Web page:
The bishop of Lynn commissioned seven new Anna Chaplains and two Anna Friends at a service in Norwich Cathedral this week. Right Revd Dr Jane Steen, addressing a packed St Saviour’s Chapel, said:
‘We have double the number this year. Maybe next year we’ll have another doubling? It is just touching the hearts and minds of so many people.’
Anna Chaplaincy lead for the diocese of Norwich, Revd Canon Madeline Light conducted the service which drew many family members, friends and ministers who were supporting the candidates.
There were Candlemas readings telling the story of Simeon and Anna from Luke’s gospel and part of a poem by Ann Lewin from her anthology, Watching for the Kingfisher (Inspire, 2004).
Coincidentally, Debbie Thrower, pioneer of Anna Chaplaincy, who had led an event in the morning ‘Introducing Anna Chaplaincy’, had also referred to a poem from that same collection of Ann Lewin’s poetry when speaking about the importance of prayer.
More than 30 people gathered for the morning session and lunch at the St Laurence Centre in Brundall, near Norwich hosted by Anna Chaplain Gaye Hailstone of the Yare Valley Churches. Guests included existing Anna Chaplains, some about to be commissioned and inquirers, many of whom were local clergy. The archdeacon of Norwich, the Venerable Keith James attended and wrote afterwards: ‘We had an excellent session with Debbie Thrower yesterday in the morning – for people interested in Anna Chaplaincy – it is such an encouraging and worthwhile initiative.’
An Anna Chaplain with long experience in ministry in East Anglia also wrote expressing her appreciation: ‘A huge thank you for this morning – as always, an inspirational talk. Many thanks, and I hope God nudges those present to look further into being part of this brilliant scheme.’
At the Cathedral’s Candlemas service on 1 February, Bishop Jane spoke of Anna Chaplains ‘bringing great insights and speaking into the hearts of older people.’ Unpacking the story of Simeon and Anna, she emphasised that the way this older couple reacted to the mother Mary and her baby ‘took the stress out of the situation’. ‘Anna and Simeon normalise what will happen to this baby. They normalise what will happen to this child in the course of his ministry. They normalise what’s happening for older people.’
The intercessions spoke of a ‘transforming Christ’, in terms of being ‘prayerful, pastoral and prophetic’ – picking up on the diocese of Norwich’s ‘vision and priorities for life together’ (2021).
Bishop Jane concluded by saying how pleased she was to see a man becoming an Anna Chaplain that day – John Taylor: ‘Anna Chaplaincy belongs to men as much as it does to women’, she said.
We asked each of the new recruits to give us a sense of what drew them to Anna Chaplaincy:
‘I was beginning to feel that I would benefit from additional training in the spiritual care of the elderly when it was suggested that I should contact the Anna Chaplaincy team. Soon after that, a local dementia home asked me to lead services, and I attended two unconnected meetings, where on each occasion, I found myself sitting next to an Anna Chaplain. The series of events felt like too much of a coincidence to ignore God’s prompting!’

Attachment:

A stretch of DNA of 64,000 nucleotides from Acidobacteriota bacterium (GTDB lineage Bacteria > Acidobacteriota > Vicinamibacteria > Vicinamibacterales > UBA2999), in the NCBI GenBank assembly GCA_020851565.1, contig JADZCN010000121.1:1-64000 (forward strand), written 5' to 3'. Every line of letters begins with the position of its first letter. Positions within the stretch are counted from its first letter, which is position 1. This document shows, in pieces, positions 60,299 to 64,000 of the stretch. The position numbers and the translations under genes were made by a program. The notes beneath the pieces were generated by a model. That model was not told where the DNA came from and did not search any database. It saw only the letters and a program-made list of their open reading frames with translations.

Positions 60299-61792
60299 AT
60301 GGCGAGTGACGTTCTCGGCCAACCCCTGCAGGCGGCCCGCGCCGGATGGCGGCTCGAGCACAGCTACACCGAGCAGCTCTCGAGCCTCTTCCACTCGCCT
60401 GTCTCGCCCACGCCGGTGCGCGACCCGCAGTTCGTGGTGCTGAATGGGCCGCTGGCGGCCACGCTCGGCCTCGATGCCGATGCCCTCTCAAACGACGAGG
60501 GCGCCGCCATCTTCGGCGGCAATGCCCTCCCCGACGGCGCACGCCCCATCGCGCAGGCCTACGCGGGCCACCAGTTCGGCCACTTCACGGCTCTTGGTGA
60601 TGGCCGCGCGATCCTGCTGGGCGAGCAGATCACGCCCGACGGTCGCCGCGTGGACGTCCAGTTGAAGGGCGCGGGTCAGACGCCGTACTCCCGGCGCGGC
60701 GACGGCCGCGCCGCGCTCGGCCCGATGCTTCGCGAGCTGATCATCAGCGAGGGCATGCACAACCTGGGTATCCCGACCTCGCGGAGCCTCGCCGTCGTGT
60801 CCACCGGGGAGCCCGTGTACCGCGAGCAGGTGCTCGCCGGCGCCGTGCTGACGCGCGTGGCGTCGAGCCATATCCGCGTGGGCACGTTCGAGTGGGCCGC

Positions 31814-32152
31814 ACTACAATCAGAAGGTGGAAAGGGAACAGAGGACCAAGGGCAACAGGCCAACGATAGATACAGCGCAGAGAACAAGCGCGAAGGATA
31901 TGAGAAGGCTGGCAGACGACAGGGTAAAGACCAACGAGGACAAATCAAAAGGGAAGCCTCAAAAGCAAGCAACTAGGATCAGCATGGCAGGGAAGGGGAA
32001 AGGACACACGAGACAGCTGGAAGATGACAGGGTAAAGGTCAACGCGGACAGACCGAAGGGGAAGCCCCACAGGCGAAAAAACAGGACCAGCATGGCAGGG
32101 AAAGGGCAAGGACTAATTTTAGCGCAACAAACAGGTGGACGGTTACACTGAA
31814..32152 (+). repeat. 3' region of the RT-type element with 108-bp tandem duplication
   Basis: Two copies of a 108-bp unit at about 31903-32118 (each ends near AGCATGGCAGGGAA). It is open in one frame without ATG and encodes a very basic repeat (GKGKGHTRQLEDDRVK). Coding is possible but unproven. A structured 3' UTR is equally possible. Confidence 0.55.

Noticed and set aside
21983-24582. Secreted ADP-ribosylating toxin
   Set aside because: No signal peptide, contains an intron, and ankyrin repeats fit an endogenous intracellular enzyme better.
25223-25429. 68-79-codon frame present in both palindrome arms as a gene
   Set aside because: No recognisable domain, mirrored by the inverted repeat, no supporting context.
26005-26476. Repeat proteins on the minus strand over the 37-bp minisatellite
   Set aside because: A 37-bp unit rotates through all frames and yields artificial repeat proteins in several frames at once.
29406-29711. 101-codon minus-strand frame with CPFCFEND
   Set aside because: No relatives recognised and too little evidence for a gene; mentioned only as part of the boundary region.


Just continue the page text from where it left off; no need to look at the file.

‘As a reader whose ministry is largely centred upon older parishioners, Anna Chaplaincy is both a natural fit and an exciting opportunity to further reach out to younger carers both professional and voluntary.’
‘I needed to do something to help in these difficult times, as I have always loved being with elderly people. I used to work in a care home, and I felt Anna Chaplaincy was something I was being called to do.’
‘I love working with the elderly. I know I have been called to support this ministry, which is a great honour.’
‘My personal interest in becoming an Anna Chaplain was one of those “ping” moments which happened whilst I was on holiday in October 2020. As churches were somewhat restricted at the time and many were still closed, on that Sunday morning I tuned into the Church of England service, which involved Debbie Thrower and highlighted Anna Chaplaincy. I had never heard of that before, but I listened intently and later did a web search to find out more. Once home I had a conversation with a diocesan development worker. One thing led to another and finally, I realised that this was an area which God was calling me to.’
‘The reason I feel called to this ministry is a growing love and appreciation of the older members of our society: the stories of their lives, the wisdom they have acquired alongside the physical limitations, often feelings of loneliness and awareness of their own mortality.’ Sue Loades
‘“Thy hand oh God has guided.” Reflecting on my path to Anna Chaplaincy, I realise that pastoral care with older folk has always been present in my life from an early age. Fast forward through bereavement, a cancer diagnosis and treatment, away from a classroom environment, to phoning during lockdown an elderly lady who told me her life stories through her cupboard cleaning and revealing a different episode each week. It was a blessing to me as much as for the lady concerned. Then to a care home specialising in dementia this January; producing and directing Jack in the Beanstalk, a pantomime for all the residents to be involved in. “One church, one faith and one Lord” is pastoral. That’s out in the community, in a conversation, in a care home.’
‘The psalmist says, “do not cast me away when I am old; do not forsake me when my strength has gone”. Meeting the spiritual and pastoral needs of older people is a good way to offer the love of Jesus and share the message of the gospel, especially to those who have never heard it. I applaud the diocese on this new focus on those in later life, especially in this pastoral vision year, and I am excited to play such a small part and become part of a wider team.’